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The universities were breaking the Equalities Act of 2010

Nick Cohen talks about the confusion of people who think equality and diversity come in one package like fish and chips.

If you need me to rehearse the argument again after all these years, here it is, one more time. In a free society you are or should be free to believe what you want. But your freedom to ‘celebrate your diversity’ does not extend to the freedom to force your beliefs on others, unless you can secure a democratic change in the law compatible with the rights of minorities. For instance, you may be a doctor with ethical or religious objections to abortion. No one should force you to abort a fetus. You also have every right to denounce abortion at public meetings or refuse to vote for candidates who support abortion. But you do not have the right to bomb abortion clinics. 

Ah well Nick conceded too much there. If you’re a doctor and you work at a hospital? Yes, someone should force you to abort a fetus if that’s part of your job. That is to say, if abortions are part of a doctor’s job, that doctor should perform the abortions. That’s the deal with jobs – you’re supposed to do them. If you don’t want to do parts of them, you’re in the wrong field, and should get out of it.

I used to think it was ok to let doctors refuse to do abortions, but then I saw the way that was spreading and spreading like mold, and I realized I was wrong. All this refusing just means it’s getting harder and harder for women to get abortions in the US.

Hardly anyone has noticed, but last week the [Equality and Human Rights] commission ruled on an argument that filled the airwaves earlier this year: could Universities UK, a quango, which represents the vice-chancellors of 132 universities and assorted higher education institutes, endorse gender segregation at public events. In a sign of the times, the universities had dressed up their assault on the rights of women in the language of liberalism. They ruled that if allowing men and women to sit where they wished contravened ‘the genuinely held religious beliefs’ of the speaker – who let’s face it will be a religious reactionary addressing a student Islamic Society nine times out of ten – or of the group hosting the event, then women must be segregated. Universities must ‘be mindful to ensure that the freedom of speech of the religious group or speaker is not curtailed unlawfully,’ it announced.

As I said, it is a novel view of freedom of speech that a speaker has the right to impose his views on his audience. But it fits with the totalitarian religious mind. If women can be segregated inside the mosque or orthodox synagogue, they should be segregated outside too. A stern god’s commands recognise no boundaries.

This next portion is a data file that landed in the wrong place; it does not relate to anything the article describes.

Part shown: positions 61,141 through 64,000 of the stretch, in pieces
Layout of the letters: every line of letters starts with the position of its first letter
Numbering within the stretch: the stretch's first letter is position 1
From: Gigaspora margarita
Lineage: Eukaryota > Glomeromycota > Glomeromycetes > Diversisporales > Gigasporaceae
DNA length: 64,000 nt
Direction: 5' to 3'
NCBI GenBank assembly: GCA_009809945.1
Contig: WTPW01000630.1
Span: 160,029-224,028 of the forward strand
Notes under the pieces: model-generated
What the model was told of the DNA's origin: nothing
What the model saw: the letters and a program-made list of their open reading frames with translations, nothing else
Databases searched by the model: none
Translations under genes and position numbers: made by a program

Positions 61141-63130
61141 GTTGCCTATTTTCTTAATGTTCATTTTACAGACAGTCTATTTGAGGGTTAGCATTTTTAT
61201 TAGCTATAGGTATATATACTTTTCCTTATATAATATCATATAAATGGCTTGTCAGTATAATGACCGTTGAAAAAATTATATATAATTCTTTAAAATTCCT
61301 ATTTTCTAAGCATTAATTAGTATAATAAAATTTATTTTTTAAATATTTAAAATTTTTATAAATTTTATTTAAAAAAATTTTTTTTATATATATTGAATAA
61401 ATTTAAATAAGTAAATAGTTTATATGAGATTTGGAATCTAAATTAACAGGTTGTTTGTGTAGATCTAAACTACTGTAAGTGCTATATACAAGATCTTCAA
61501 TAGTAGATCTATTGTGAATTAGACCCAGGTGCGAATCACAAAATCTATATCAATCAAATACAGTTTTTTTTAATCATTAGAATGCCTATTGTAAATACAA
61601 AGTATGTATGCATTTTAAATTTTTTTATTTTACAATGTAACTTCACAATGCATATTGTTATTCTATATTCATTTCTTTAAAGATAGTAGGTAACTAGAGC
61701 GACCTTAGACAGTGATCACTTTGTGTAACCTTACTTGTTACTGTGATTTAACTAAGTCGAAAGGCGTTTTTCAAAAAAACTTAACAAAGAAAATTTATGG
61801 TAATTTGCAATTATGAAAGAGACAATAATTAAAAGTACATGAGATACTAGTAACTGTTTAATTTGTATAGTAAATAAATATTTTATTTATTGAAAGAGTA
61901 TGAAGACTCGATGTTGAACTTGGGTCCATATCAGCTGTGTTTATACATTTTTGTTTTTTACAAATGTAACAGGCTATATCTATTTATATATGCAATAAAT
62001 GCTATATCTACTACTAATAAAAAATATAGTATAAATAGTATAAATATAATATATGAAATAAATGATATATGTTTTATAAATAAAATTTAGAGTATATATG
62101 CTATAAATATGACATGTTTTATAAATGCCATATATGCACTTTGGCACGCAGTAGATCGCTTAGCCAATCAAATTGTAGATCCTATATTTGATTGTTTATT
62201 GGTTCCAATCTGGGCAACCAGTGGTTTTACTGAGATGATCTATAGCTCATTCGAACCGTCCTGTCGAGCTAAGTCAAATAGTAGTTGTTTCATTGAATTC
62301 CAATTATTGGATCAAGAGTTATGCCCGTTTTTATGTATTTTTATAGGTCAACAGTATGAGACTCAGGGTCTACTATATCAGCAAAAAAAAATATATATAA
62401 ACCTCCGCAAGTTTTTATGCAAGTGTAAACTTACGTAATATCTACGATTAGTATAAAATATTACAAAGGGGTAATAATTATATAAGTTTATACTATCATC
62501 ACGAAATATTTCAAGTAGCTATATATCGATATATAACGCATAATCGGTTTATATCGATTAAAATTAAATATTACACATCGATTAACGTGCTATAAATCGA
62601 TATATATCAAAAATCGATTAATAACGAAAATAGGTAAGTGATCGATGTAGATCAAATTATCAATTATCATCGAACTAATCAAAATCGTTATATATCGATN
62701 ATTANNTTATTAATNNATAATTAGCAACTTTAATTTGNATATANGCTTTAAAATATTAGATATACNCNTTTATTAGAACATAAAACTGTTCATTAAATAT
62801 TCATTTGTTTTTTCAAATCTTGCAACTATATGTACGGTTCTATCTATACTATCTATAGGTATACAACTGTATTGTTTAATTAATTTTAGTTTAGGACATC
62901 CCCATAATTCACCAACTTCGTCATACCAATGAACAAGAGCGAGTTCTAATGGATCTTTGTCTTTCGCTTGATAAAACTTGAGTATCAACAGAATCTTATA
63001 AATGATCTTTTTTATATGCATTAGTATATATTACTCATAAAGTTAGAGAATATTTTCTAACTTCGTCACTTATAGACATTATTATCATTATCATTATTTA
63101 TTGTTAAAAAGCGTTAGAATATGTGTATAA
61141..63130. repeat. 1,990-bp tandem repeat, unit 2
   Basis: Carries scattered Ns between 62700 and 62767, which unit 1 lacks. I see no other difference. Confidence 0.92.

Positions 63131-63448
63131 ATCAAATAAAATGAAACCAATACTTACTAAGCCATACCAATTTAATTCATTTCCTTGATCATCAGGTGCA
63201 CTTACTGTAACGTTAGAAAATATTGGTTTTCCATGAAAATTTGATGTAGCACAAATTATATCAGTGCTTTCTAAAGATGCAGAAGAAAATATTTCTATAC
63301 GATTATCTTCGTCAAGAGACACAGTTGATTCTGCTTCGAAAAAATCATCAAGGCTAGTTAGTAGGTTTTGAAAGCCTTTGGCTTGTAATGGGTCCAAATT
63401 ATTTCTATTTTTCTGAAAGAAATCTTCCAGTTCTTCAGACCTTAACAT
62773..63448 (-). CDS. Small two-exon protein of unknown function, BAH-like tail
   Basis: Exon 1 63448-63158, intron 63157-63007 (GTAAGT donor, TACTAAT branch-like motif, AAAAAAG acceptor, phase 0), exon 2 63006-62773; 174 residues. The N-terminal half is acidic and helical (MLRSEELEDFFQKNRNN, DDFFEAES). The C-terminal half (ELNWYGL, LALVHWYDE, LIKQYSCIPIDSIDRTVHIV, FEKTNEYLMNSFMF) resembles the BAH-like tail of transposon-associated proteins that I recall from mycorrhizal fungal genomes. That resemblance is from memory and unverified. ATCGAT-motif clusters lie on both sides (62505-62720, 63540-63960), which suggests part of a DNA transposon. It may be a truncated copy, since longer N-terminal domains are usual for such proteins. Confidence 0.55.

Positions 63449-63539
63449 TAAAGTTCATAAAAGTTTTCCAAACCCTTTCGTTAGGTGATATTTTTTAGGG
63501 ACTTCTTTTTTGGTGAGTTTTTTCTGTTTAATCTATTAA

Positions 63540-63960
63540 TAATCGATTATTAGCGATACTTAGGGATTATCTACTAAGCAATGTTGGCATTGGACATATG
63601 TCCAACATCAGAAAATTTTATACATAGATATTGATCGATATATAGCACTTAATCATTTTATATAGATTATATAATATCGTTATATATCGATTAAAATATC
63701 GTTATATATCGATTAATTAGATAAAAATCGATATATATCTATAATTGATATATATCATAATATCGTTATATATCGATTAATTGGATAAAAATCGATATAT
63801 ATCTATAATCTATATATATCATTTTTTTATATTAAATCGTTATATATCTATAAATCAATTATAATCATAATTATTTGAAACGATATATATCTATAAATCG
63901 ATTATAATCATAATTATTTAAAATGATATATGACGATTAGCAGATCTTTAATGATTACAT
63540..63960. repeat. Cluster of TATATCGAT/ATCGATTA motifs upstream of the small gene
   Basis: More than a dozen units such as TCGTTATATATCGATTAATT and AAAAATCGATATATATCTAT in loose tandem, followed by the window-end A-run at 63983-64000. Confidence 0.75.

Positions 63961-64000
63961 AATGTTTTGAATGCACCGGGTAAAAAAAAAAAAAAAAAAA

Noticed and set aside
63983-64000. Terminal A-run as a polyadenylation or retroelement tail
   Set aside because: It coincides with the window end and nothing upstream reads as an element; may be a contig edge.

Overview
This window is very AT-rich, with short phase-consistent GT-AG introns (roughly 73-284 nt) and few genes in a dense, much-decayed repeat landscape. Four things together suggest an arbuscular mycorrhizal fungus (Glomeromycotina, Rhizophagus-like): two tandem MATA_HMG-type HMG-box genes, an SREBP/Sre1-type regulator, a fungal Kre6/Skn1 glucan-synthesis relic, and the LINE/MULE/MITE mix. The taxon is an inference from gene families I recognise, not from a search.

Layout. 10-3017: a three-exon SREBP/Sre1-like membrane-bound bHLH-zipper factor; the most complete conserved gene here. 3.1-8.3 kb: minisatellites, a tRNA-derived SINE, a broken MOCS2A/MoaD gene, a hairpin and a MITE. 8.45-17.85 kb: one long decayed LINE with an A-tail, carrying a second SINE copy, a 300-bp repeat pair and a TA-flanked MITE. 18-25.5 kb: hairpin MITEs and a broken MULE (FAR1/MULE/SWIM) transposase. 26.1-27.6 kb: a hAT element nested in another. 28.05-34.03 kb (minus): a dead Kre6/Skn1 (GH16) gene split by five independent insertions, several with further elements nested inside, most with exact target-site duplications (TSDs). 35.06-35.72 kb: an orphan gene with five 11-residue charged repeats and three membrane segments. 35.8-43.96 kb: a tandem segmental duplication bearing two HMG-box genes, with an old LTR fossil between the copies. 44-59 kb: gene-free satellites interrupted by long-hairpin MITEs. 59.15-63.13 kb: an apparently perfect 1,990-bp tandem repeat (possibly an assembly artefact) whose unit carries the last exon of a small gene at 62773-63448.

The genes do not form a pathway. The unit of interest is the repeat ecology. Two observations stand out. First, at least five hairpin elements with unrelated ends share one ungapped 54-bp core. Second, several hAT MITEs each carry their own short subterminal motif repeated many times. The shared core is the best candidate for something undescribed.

Mark Hammond, the chief executive of the Equalities and Human Rights Commission, had no time for that or for Britain’s sinister academics. It was not against the law to prevent segregation, he said, but against the law to allow it. The universities were breaking the Equalities Act of 2010 – a useful measure passed in the dying days of the last Labour government, which requires public bodies to oppose discrimination. Religious organisations remain exempt – barring the usual exceptions for human sacrifice – but as the commission said:

‘once an event goes beyond religious worship or practice, equality law applies and the courts are likely to consider any gender segregation to be unlawful…A woman who is not permitted to occupy a particular area of the lecture hall because it is reserved for men is disadvantaged because she cannot sit wherever she chooses.’

That’s good, although Chris Moos tells me that there are nevertheless some worrying passages about gender segregation in the ruling.

While supporting the religious right, the ‘liberal’ bureaucracy turns its back on genuine liberals from the ethnic minorities, as I found when I spoke to Sara Khan who runs a campaign group, Inspire, which fights for the rights of British Muslim women. When she publicly opposed Universities UK, Islamists threatened her so violently she had to call the police. To compound her misery, she had to endure lectures from white feminists telling her that she was ‘promoting anti-Muslim prejudice’, when she was a Muslim who had experienced anti-Muslim prejudice and they were not; and articles from the ‘left-wing’ Laurie Penny,  maintaining that Asians who wanted the rights she enjoyed, were the tools of ‘right-wing commentators’.

‘Diversity,’ it appears, does not protect women like Khan. They must do as their ‘community leaders’ tell them. Instead it allows whichever gobby god-botherer is first to make it through the quango’s doors to impose his prejudices as he pleases.

Sara Khan is nobody’s tool.

 

Comments

  1. Gerard O says

    One thing to note is that any “ethnic community leader” is usually self-appointed, wealthy, old and male. These people are however the go-to for any politician, while other members of these communities are mere spectators. Diversity indeed.

  2. hoary puccoon says

    I assume Muslim speakers are allowed to insist on segregated audiences within mosques in Britain. If Muslim leaders want to speak in a segregated venue, they have one available. If they want to speak to non-Muslims in a segregated venue, they can invite the non-Muslims to a Mosque.

    There is no way that refusing to let Muslim leaders come onto a university campus and force segregation on the general public is interfering with the leaders’ rights. The only thing they are being prevented from doing is imposing their discriminatory practices on someone else’s venue.

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